AUGUSTA, Maine — State insurance regulators have approved a filing by the National Council on Compensation Insurance that will result in most employers in Maine seeing a decrease in their workers’ compensation insurance rates in 2009, with business groups saying that is good news as employers deal with the recession.
“Our finding was that the frequency of claims is down and when there are fewer accidents the costs go down,” said Laura Backus-Hall, the regional representative for NCCI. “I think it is clear that there has been a good job in prevention of workplace injuries in Maine.”
The filing approved by the State Insurance Superintendent will reduce rates overall by 7.6 percent with the dollar value to employers, based on the premiums paid in 2007, totaling about $18.3 million. The NCCI filing covers most insurers.
Backus-Hall said while the frequency of claims is the major factor in the filing, other factors like a slower increase in the cost of medical care provided under workers’ comp insurance also contributed to the decrease in rates.
She said Maine is following a national trend of fewer workplace injuries and she singled out the Maine Employers Mutual Insurance Co., usually called MEMIC, as doing an exceptional job of providing workplace safety programs.
The company announced in October it was returning $15 million in dividends to its policyholders. The company has about two-thirds of the workers’ compensation insurance market in the state.
MEMIC President and CEO John Leonard said more than 20,000 Maine employers who were policyholders of the company during 2005 will get payments. That will bring the total dividends paid to policyholders to more than $100 million since 1998.
David Clough, state director of the National Federation of Independent Businesses said the two actions together are certainly good news for many employers at a time of increased operating costs.
“It means they have more money with which to pay bills and salaries and keep people employed,” he said. “That is good news.”
Clough said the rate decrease will have a significant impact on the employers across the state that have been hit by double-digit increases in electricity costs and significant growth in health insurance premiums.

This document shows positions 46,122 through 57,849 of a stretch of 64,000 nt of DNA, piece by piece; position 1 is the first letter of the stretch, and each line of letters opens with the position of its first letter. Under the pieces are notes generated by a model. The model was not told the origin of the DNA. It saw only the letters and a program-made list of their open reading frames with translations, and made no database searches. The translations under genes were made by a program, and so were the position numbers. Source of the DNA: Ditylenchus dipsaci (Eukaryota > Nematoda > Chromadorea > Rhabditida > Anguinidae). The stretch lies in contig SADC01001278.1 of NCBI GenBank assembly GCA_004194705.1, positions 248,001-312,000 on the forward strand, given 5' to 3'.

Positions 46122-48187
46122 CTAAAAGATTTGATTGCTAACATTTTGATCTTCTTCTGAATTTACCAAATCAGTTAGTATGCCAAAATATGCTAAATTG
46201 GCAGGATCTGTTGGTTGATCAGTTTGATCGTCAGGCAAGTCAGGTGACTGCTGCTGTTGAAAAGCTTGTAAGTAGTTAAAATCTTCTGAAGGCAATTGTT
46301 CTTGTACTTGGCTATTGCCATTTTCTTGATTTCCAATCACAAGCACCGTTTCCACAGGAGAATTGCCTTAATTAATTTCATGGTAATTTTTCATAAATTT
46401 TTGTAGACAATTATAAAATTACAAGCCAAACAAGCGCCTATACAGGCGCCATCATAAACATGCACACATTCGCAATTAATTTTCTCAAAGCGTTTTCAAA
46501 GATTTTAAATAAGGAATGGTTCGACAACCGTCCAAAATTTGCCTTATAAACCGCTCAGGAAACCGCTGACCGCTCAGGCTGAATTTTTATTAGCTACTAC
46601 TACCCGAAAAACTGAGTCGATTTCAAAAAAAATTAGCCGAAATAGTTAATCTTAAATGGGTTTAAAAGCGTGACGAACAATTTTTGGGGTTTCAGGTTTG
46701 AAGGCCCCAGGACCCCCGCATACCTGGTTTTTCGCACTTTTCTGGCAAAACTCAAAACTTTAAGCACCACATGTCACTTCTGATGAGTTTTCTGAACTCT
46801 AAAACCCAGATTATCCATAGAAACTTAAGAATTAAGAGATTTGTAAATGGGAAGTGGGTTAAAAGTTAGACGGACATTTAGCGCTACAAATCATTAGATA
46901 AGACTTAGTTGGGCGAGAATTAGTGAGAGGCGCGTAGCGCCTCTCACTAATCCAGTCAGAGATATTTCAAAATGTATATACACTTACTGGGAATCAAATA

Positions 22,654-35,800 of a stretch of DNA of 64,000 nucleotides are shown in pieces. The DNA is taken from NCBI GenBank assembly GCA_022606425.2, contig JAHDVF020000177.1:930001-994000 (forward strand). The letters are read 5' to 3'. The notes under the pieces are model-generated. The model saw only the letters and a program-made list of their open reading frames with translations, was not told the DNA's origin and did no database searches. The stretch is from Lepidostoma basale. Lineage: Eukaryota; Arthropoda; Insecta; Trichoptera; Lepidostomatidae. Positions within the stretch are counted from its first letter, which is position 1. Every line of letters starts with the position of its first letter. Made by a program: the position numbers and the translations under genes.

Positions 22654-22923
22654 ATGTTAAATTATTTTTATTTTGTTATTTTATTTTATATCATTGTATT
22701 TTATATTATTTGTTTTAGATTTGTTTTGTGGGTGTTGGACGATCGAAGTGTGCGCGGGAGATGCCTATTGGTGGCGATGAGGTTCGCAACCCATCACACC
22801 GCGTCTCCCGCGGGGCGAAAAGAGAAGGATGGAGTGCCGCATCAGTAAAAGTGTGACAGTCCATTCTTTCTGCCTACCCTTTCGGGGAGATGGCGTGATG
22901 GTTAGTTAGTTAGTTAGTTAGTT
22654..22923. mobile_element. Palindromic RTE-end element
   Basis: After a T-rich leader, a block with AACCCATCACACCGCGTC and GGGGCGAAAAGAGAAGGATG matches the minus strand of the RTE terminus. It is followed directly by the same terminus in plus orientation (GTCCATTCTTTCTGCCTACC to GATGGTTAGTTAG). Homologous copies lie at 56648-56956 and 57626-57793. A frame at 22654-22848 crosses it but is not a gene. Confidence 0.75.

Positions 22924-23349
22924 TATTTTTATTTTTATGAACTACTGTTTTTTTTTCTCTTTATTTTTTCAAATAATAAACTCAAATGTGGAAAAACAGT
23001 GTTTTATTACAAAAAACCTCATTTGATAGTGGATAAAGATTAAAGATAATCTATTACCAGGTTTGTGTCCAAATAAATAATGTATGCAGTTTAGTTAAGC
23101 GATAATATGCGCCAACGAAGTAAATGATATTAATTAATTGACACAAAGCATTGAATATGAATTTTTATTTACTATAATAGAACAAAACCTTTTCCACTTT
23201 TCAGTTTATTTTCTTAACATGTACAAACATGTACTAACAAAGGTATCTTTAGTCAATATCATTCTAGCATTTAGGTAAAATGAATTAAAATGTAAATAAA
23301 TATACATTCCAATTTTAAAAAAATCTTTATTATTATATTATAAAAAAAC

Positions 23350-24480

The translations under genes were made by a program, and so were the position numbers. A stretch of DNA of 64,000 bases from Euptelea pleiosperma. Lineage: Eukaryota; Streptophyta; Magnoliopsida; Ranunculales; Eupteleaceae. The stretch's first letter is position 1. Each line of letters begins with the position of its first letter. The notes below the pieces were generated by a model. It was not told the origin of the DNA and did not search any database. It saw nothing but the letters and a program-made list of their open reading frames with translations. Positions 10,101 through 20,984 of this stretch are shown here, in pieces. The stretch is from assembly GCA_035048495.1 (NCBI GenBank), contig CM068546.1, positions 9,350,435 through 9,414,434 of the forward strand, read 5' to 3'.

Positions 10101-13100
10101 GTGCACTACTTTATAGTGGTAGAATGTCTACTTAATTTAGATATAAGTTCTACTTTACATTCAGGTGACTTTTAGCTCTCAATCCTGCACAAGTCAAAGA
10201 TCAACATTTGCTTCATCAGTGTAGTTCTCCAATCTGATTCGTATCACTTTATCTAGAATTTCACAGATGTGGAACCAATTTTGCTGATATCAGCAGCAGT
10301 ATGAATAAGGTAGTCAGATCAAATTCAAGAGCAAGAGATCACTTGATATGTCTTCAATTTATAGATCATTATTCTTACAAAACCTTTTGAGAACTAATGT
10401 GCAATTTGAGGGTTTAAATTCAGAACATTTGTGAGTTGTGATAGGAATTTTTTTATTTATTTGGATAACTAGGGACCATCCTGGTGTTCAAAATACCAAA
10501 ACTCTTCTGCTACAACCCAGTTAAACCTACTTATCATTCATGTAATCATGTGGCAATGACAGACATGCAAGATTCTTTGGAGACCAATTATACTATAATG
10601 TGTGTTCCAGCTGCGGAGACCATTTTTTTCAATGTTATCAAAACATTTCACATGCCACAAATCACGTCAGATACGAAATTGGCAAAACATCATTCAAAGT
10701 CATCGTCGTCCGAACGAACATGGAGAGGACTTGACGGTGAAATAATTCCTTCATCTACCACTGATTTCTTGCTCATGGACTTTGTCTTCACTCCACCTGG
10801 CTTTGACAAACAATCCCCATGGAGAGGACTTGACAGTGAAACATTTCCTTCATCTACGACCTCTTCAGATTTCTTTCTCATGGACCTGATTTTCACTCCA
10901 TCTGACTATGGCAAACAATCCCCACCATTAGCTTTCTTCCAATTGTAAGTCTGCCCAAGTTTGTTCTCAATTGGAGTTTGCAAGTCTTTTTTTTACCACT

“It particularly benefits industries that pay a lot because of the nature of their jobs, and that does not vary by size, it varies by the type of business,” he said.
Peter Gore of the Maine State Chamber of Commerce said the filing is one more indication that the reform of the workers’ comp laws passed in 1992 after a bitter legislative battle are working.
“The reforms that were instituted by Governor [John] McKernan and the Legislature have continued to serve both employers and employees well,” he said. “Our costs have moved from the highest in the nation to somewhere in the middle — and we have reduced workplace injuries, and that benefits everyone.”
Gore said while the monetary savings are important for employers, the message the filing sends to Maine businesses and those companies considering expanding to the state is important.
“It is events like this that help Maine stay competitive,” he said.
Gore said while he believes most employers will receive a reduction in their workers’ comp insurance costs, not all will.
“I want to caution that not all employers will see a decrease,” he said. “Some may see an increase based on the number of claims or because of the type of business they are.”
Backus-Hall said the rate filing for Maine is the second-greatest reduction in rates in New England this year proposed by NCCI. She said in recent years Maine employers have seen small increases, or small decreases in the group’s rate filing.